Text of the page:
Total protein: 17.86 grams per cup (boiled)

Lentils, which resemble tiny beans, are actually a pulse found in the legume family. But you won’t find a better option when it comes to an inexpensive, readily available vegetarian-friendly protein.

Bonus: Dry lentils cook up in only 15 minutes!

Recipes to try:

  • Red Lentil Taco
  • Four
    Corners Lentil Soup

3. Pinto beans

Total protein: 15.41 grams per cup (boiled from dried)

Pinto beans are popular in Mexican cooking. They work well in burritos, as a salad topper, in soups and chilis, or just as a side. Try cooking dried pinto beans instead of using the canned type for even more health benefits.

Recipes to try:

  • Slow Cooker
    Pinto Beans
  • Pinto
    Bean Chili

4. Chickpeas

Total protein: 14.53 grams per cup (boiled from dried)

Chickpeas, also known as garbanzo beans, are a main ingredient in hummus. They have a subtle, nutty flavor that works well in a variety of dishes.

Enjoy snacking on roasted chickpeas or using them as a staple in curries, soups, or vegetable bowls.

Recipes to try:

  • Crispy Roasted
  • Coconut Chickpea

5. Mung beans

Total protein: 14.18 grams per cup (boiled from dried)

Mung beans are part of the legume family and offer plenty of protein per serving. They’re also a good source of iron and fiber.

Recipes to try:

  • Mung
    Bean and Coconut Curry
  • Sprouted
    Mung Bean Burgers

6. Fava beans

Total protein: 12.92 grams per cup (boiled from dried)

In their pods, fava beans look like edamame or green beans. Try adding these nutritious legumes to stews and salads or making them into a tasty dip.

Recipes to try:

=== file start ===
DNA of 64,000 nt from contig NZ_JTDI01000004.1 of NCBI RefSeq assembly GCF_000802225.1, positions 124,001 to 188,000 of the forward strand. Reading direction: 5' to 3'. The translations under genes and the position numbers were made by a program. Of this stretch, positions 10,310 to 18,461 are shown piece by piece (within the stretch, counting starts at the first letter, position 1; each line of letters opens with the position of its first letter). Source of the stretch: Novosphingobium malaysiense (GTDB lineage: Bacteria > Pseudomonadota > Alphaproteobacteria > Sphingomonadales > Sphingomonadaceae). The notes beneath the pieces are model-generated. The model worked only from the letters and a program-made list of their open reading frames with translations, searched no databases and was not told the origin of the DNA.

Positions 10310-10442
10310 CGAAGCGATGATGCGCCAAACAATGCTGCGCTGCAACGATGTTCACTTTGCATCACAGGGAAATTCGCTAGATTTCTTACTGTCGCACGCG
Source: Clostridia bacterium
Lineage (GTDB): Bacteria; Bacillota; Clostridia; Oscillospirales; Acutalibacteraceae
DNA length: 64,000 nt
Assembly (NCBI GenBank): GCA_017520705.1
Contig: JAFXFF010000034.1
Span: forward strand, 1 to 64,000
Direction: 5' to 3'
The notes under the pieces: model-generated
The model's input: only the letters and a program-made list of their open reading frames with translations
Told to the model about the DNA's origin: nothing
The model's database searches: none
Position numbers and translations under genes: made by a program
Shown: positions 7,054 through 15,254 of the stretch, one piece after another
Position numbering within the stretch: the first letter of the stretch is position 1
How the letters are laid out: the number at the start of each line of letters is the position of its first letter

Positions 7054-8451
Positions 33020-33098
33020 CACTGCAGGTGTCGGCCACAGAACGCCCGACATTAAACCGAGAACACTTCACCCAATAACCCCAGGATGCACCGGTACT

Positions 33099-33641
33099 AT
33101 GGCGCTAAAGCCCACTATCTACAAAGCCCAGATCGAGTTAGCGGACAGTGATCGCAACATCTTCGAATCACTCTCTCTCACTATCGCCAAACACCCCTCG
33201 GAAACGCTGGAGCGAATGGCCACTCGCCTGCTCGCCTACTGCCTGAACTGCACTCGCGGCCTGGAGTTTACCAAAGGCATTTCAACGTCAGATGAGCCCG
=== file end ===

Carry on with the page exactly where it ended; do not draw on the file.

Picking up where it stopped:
• Buttery
    Sesame Fava Beans
  • Fava Bean Dip

7. Lima beans

Total protein: 11.58 grams per cup (boiled)

This little legume packs a nutritious punch with plenty of potassium, fiber, and iron. While some people don’t like the taste, recipes like the ones below can help with that.

Recipes to try:

  • Mediterranean
    Baked Lima Beans
  • Herbed
    Lima Bean Hummus

8. Green peas

Total protein: 8.58 grams per cup (boiled)

If you think green peas are mushy and unappetizing, you’re not alone. But they’re versatile and can be a delicious addition to many recipes.

Recipes to try:

  • Green
    Monster Veggie Burger
  • Crunchy
    Roasted Green Peas

9. Quinoa

Total protein: 8.14 grams per cup (cooked)

This popular health food is high in protein, fiber, antioxidants, and minerals. Quinoa cooks in just 15 minutes and is a great addition to salads, veggie burgers, pilaf, casseroles, and much more.

Recipes to try:

  • Swiss
    Chard and Quinoa Gratin
  • Avocado
    Blueberry Quinoa Salad

10. Wild rice

Total protein: 6.54 grams per cup (cooked)

Wild rice isn’t actually related to rice, but you can use it in many of the same dishes. Try this nutrient-rich grain in casseroles, soups, pilaf, stuffing, or on its own.

Recipes to try:

  • Wild Rice Pilaf
  • Creamy
    Mushroom Wild Rice

11. Pistachios

Total protein: 5.97 grams per ounce (dry roasted)